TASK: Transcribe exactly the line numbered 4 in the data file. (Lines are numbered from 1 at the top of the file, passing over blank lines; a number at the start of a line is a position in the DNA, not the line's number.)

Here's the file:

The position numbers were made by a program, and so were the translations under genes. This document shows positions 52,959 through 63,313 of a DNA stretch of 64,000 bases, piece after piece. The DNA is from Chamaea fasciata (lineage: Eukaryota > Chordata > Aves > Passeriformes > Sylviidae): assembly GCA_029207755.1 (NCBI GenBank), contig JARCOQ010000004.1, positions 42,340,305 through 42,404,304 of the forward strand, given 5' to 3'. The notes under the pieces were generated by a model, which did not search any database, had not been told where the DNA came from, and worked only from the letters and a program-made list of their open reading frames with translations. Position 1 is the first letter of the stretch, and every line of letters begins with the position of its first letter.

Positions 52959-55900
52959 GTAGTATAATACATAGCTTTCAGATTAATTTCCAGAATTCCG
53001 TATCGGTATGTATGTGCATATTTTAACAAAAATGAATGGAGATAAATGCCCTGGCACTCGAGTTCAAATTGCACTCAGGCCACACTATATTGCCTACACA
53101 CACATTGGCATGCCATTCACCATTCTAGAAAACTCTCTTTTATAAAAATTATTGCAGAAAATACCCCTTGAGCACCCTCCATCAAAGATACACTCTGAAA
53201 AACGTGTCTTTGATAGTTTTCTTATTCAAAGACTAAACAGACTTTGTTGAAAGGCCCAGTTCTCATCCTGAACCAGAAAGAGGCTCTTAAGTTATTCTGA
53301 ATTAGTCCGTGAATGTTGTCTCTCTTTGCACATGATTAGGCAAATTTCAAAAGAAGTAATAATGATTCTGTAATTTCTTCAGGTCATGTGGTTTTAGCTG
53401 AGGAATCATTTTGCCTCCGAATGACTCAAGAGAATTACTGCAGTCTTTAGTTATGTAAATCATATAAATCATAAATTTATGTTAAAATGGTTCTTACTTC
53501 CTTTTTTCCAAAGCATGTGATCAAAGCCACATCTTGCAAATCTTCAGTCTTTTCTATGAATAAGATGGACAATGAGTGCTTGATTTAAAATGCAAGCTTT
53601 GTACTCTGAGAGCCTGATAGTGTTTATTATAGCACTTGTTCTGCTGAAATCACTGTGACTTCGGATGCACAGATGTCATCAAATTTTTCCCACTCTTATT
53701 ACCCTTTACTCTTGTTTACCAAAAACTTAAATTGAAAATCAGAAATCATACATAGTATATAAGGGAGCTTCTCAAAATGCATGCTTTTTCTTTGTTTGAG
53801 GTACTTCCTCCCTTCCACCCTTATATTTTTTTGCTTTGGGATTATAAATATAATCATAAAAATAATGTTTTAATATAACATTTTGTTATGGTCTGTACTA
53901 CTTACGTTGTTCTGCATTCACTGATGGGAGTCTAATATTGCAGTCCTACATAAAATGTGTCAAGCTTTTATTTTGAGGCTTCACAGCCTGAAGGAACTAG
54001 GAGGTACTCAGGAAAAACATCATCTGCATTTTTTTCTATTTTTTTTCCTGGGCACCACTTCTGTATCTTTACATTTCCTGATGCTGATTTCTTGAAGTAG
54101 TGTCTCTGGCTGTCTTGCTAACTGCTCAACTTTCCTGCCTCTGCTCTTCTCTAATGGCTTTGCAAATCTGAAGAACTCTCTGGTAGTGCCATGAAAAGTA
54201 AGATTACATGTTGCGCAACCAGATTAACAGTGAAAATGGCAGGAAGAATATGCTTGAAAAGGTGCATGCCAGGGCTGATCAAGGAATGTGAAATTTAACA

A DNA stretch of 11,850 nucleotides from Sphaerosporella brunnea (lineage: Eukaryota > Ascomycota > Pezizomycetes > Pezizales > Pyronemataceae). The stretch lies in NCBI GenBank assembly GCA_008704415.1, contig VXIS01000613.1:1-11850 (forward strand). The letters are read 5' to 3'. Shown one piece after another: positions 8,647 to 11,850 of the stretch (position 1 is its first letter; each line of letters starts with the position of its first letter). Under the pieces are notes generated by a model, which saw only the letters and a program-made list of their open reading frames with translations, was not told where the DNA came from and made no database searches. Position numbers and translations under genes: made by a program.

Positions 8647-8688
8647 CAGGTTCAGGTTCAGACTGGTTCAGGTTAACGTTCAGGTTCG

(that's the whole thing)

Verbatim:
53001 TATCGGTATGTATGTGCATATTTTAACAAAAATGAATGGAGATAAATGCCCTGGCACTCGAGTTCAAATTGCACTCAGGCCACACTATATTGCCTACACA